2002, UK/US/France/Germany, directed by Chris and Paul Weitz
In writing about Groundhog Day, I mentioned the cheap redemptions routinely handed out to characters in Hollywood films, and while About a Boy is set in London, and based on a book by Nick Hornby, it fits the standard American template rather well (no great surprise, with American directors and an American scriptwriter).
In theory there should be nothing to like about Hugh Grant's character, the privileged layabout Will (book and film try to render him less distasteful by providing a comical source for his income since a toff with money would set up a whole different set of associations in Britain). He's smug, terminally self-centered, and almost irritatingly unambitious (though I'm not entirely sure why lack of ambition is a character flaw). And the film somehow hands him the good life on a plate.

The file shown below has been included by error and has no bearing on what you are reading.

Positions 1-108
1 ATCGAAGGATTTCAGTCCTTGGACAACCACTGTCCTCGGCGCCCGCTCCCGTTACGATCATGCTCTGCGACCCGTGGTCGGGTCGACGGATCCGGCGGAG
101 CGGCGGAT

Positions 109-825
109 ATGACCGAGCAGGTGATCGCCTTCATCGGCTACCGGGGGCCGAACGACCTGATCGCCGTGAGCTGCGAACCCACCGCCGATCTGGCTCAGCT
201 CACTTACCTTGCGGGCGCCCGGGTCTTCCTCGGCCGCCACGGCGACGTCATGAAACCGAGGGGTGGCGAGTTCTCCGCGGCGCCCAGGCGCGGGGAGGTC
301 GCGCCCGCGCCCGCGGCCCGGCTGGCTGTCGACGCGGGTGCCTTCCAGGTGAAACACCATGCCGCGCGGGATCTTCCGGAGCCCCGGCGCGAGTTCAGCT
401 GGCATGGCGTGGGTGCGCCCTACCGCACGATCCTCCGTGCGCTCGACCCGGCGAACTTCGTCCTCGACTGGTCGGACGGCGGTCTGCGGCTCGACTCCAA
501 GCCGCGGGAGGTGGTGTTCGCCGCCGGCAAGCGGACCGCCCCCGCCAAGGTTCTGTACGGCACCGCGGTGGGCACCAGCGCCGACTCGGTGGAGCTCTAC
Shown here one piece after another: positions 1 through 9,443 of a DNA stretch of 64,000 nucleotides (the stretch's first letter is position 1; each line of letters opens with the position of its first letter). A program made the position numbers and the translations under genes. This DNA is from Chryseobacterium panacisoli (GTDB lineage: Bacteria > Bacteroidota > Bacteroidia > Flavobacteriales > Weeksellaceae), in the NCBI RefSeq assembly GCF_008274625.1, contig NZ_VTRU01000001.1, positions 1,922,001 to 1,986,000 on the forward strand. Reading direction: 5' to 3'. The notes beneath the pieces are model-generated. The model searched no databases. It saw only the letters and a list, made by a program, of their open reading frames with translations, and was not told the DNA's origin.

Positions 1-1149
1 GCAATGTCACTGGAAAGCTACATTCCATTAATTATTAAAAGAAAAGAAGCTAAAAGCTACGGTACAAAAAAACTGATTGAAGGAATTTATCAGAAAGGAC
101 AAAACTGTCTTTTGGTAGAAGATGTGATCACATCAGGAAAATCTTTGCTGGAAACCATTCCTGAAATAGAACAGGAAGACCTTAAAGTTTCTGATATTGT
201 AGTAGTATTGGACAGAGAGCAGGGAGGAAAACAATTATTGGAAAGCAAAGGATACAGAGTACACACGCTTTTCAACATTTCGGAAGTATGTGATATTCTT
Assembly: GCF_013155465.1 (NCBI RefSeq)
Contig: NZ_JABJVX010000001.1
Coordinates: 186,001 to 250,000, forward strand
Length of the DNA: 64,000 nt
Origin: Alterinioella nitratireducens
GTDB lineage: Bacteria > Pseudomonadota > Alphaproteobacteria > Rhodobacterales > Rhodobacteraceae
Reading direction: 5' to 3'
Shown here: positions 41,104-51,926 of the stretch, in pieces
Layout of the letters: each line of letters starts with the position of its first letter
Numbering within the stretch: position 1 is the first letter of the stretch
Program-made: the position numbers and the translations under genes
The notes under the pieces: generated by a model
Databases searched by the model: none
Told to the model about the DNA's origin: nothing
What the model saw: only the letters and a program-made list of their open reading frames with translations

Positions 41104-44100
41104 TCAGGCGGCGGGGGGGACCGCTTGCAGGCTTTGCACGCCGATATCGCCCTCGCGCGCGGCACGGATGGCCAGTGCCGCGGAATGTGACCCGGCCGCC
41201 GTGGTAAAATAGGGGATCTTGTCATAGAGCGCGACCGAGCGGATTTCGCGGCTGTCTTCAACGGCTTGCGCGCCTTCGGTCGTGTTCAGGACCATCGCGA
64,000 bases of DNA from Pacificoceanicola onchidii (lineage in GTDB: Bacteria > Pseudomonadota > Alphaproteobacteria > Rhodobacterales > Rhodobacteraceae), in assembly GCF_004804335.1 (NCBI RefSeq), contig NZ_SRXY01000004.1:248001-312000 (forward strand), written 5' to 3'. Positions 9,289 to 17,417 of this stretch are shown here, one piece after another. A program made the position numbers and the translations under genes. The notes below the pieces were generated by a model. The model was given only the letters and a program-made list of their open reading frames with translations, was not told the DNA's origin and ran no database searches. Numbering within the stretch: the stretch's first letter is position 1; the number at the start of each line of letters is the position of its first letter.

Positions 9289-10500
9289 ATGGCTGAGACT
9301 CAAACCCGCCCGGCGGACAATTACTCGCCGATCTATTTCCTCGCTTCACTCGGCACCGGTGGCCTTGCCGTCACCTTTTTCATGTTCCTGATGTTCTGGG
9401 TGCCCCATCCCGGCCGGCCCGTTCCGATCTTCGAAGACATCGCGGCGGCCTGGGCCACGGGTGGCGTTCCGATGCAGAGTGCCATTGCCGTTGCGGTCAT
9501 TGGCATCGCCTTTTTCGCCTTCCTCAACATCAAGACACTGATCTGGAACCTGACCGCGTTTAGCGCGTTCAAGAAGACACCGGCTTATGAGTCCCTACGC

There is indeed precious little to like about Will himself - that's sort of the point - but I find Hugh Grant so charming as a performer that he makes the character more than worth persisting with, and Hornby's novel/Peter Hedges's script hands him a terrific array of dry one-liners. There aren't all that many outlets these days for Grant's style of light comedy, and while his comfort zone as an actor is relatively limited he plays this kind of cad to perfection.